Egypt’s Ganzouri, a Key Player in 1990s Privatization Push, Dies
(Bloomberg) -- Kamal el-Ganzouri, a veteran Egyptian politician who played a key role in pushing ahead the privatization program in the late 1990s, has died, state media reported Wednesday. He was 88.
El-Ganzouri held the post of prime minister under President Hosni Mubarak from 1996 to 1999 and again briefly after the long-time leader’s ouster in the 2011 uprising. He died after battling an illness, the Ahram Gate news portal said.
An economist by training, El-Ganzouri held several ministerial posts under Mubarak before being appointed prime minister. As premier, he was widely credited with enacting several landmark laws, working to privatize key state-run companies in a largely bloated and ineffective public sector and taking the helm on major development projects.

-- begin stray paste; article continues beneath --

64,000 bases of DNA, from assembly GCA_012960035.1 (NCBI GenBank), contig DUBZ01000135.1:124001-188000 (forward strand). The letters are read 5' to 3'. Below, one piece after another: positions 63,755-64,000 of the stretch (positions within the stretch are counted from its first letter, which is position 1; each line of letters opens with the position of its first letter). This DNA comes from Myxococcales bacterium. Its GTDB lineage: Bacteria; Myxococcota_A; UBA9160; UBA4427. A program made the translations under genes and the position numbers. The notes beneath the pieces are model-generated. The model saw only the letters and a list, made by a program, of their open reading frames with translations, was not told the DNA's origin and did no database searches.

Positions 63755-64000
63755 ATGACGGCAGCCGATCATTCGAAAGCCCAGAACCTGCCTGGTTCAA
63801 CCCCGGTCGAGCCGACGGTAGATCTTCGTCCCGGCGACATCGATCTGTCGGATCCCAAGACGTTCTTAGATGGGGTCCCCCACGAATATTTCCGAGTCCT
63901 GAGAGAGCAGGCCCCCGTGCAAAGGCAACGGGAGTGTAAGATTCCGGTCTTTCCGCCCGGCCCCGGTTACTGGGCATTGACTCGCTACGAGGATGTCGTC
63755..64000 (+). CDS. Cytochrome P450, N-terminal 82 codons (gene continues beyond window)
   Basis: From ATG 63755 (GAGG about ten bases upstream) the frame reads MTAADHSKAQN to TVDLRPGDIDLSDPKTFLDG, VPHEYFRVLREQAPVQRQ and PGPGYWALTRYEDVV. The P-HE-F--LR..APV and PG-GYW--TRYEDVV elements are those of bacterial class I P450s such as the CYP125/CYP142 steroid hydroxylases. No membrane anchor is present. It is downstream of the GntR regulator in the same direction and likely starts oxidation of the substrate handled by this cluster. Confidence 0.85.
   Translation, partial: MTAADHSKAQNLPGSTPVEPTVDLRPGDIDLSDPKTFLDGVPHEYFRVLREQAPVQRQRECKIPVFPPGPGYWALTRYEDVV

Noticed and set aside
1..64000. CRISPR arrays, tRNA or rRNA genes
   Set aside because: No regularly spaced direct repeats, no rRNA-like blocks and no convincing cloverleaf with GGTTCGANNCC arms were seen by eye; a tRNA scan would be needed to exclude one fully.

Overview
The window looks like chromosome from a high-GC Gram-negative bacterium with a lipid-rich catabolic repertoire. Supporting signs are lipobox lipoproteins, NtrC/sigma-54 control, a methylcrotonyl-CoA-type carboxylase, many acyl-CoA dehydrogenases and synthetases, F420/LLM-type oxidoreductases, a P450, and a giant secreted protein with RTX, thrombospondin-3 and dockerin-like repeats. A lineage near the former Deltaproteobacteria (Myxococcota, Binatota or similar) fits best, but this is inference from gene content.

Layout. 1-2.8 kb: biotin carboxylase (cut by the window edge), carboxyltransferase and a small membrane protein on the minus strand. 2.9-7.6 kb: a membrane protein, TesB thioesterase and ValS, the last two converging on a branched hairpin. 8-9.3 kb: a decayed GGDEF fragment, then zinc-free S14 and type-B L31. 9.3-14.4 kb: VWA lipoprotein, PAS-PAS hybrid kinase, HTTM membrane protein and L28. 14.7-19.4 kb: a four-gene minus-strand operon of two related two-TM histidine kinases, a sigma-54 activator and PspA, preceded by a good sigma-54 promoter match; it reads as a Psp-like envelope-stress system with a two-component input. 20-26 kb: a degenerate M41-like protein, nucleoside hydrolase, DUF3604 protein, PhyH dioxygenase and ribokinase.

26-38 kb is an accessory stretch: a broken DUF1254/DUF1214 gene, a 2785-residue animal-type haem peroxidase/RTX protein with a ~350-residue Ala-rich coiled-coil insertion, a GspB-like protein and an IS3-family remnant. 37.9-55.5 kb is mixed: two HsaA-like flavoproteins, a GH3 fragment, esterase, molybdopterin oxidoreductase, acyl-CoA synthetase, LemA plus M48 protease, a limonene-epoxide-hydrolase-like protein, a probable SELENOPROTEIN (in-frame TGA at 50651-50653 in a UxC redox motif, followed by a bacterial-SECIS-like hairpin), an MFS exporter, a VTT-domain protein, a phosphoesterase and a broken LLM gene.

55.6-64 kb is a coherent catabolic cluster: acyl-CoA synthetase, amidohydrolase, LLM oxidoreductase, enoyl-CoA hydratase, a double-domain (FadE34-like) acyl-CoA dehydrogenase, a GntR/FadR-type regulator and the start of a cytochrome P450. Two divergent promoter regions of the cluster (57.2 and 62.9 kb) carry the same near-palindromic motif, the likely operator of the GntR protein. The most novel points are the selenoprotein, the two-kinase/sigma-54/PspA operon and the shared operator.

He re-appeared on the political scene after Mubarak was forced to resign amid mass protests against his rule. El-Ganzouri headed a new government from late November 2011 and held the post until the election of Islamist President Mohamed Mursi in June 2012. That period marked a particularly difficult time for Egypt, which faced major economic challenges as key revenue sources dried up after the Arab Spring revolt.
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